Cheddars produced in the traditional way usually weigh 25kg. The first stage of making cheddar includes the introduction of starters and rennet to milk to create the curd. Once set the curds are cut, stirred and heated in their whey between temperatures of 38 and 40degrees, this process is known as scalding the curds. After an hour the whey is drained and the curds are cut into large blocks. These blocks are stacked, flipped and re-stacked in small towers for an hour or more, this process is known as cheddaring and is crucial to remove individual curd particles. The next process involves milling the curd into walnut size pieces and then adding coarse salt followed by draining the last of the whey off preparing for hooping. Large hoops are lined with damp muslin cheesecloth and filled with the curds, the hooped cheeses are stacked and pressed for several hours under strong pressure. Next the cheese is turned, briefly dipped in hot water and pressed again overnight. Lastly the pressed cheeses are re-dressed with two layers of cheese cloth and smeared with lard before being left to mature for a minimum of eight months in humid maturation rooms. During maturation the cheeses are hand turned every few weeks to ensure they ripen evenly.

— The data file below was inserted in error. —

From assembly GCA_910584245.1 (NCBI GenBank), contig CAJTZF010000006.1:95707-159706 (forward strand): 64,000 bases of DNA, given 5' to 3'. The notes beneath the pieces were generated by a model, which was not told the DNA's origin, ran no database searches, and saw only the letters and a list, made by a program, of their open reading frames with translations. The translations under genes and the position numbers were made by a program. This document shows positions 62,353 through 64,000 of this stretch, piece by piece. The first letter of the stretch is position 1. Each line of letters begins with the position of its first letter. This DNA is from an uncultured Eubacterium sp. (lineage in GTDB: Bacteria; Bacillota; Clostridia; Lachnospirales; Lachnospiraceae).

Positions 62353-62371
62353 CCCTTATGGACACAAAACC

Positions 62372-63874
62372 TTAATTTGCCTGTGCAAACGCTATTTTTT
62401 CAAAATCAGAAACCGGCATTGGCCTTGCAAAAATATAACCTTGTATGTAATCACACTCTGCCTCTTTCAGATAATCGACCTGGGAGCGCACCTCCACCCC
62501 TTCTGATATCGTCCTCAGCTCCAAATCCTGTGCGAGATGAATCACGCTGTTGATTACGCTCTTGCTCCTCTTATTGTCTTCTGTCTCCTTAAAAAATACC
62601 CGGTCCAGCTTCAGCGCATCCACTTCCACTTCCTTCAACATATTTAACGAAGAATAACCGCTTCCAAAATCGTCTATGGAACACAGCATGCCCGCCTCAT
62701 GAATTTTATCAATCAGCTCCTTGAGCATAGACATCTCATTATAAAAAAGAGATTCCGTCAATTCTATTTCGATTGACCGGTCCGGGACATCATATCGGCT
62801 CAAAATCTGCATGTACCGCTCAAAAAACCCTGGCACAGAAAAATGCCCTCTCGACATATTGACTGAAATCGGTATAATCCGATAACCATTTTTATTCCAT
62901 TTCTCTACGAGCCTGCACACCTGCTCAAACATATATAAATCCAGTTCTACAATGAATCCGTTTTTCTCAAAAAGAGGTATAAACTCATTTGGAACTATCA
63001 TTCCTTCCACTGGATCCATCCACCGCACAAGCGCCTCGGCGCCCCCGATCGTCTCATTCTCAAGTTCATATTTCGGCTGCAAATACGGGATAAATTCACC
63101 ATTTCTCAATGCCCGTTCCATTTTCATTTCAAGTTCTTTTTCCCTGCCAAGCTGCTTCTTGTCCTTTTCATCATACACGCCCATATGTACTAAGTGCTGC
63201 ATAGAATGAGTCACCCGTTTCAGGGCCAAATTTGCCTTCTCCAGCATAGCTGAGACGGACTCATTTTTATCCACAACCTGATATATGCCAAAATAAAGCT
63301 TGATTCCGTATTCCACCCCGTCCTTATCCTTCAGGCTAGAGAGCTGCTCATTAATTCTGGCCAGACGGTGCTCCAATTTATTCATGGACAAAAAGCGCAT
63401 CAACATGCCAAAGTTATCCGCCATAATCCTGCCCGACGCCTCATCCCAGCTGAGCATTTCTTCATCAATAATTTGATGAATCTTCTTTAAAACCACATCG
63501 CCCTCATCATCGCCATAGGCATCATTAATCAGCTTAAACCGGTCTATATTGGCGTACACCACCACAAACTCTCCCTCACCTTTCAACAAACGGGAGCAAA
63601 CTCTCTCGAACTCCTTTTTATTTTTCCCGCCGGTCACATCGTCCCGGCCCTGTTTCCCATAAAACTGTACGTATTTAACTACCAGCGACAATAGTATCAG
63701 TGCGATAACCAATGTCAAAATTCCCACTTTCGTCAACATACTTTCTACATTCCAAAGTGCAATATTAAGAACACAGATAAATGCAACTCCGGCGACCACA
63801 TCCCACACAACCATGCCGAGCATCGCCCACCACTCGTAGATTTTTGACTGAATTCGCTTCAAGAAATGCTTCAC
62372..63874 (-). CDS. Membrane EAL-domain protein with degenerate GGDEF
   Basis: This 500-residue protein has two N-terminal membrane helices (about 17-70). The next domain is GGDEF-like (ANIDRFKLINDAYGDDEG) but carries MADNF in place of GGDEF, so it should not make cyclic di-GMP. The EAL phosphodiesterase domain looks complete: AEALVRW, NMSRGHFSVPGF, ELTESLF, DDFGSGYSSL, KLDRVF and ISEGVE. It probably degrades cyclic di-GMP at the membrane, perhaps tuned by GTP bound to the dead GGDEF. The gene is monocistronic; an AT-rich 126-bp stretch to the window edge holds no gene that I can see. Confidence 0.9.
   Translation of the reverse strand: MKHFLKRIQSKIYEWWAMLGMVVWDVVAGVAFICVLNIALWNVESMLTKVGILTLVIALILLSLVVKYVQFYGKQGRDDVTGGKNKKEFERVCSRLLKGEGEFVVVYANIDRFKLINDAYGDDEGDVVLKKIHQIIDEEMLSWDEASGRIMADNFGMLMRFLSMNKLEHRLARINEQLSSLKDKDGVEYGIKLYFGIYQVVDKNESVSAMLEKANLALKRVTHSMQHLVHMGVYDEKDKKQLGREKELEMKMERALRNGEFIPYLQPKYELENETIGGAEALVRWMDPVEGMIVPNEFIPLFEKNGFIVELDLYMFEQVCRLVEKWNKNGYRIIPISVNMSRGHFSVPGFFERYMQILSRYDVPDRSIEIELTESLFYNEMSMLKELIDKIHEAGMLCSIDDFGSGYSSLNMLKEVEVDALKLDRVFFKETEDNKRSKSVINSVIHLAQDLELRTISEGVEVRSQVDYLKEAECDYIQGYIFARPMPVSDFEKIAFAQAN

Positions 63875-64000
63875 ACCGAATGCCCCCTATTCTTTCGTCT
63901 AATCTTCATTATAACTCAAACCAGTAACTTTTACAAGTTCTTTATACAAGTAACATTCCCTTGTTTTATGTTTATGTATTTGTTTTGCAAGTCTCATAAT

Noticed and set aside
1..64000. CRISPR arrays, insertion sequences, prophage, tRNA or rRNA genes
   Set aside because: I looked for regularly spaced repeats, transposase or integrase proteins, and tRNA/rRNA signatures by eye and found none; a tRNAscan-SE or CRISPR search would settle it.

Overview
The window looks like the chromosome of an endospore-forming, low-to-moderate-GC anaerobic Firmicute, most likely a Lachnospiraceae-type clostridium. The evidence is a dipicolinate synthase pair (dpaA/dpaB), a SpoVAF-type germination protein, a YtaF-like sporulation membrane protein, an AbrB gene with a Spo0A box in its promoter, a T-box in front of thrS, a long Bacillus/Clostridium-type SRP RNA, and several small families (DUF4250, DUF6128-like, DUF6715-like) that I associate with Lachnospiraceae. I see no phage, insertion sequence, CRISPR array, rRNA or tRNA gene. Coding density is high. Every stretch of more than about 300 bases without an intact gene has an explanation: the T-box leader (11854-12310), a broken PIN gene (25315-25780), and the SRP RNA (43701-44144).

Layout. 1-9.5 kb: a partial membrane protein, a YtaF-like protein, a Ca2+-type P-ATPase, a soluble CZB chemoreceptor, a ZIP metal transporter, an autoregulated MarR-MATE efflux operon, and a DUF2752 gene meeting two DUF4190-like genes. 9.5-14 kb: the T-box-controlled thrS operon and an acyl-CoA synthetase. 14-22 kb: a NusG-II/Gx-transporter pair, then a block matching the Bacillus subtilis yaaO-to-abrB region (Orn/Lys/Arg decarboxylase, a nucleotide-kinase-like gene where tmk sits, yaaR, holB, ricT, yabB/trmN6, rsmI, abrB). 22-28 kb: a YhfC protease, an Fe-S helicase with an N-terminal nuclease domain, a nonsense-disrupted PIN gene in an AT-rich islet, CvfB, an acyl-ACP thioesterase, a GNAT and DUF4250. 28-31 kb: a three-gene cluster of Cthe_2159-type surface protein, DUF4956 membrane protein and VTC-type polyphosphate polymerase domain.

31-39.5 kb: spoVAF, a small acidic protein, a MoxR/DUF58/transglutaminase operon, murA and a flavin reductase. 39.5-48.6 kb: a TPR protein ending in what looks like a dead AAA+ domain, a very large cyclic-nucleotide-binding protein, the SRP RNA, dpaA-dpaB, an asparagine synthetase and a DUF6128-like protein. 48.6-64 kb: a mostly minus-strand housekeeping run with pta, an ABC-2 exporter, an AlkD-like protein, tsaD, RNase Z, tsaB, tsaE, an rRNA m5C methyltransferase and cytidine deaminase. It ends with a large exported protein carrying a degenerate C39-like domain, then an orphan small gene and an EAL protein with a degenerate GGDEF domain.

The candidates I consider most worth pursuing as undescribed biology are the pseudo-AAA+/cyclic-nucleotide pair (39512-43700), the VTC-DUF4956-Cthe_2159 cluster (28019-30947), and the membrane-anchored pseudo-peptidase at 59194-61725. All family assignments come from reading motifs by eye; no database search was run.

Some of the delicious cheddars you will find in our cheese fridge are:

Cabot Cloth Bound Cheddar
Cantal AOC
Croagh Patrick Organic Cheddar
Maffra Clothbound Farmhouse Cheddar
Pyengana Farmhouse Cheddar
Quickes English Clothbound Cheddar
Quickes Goats Milk Cheddar
Quickes Oak Smoked Cheddar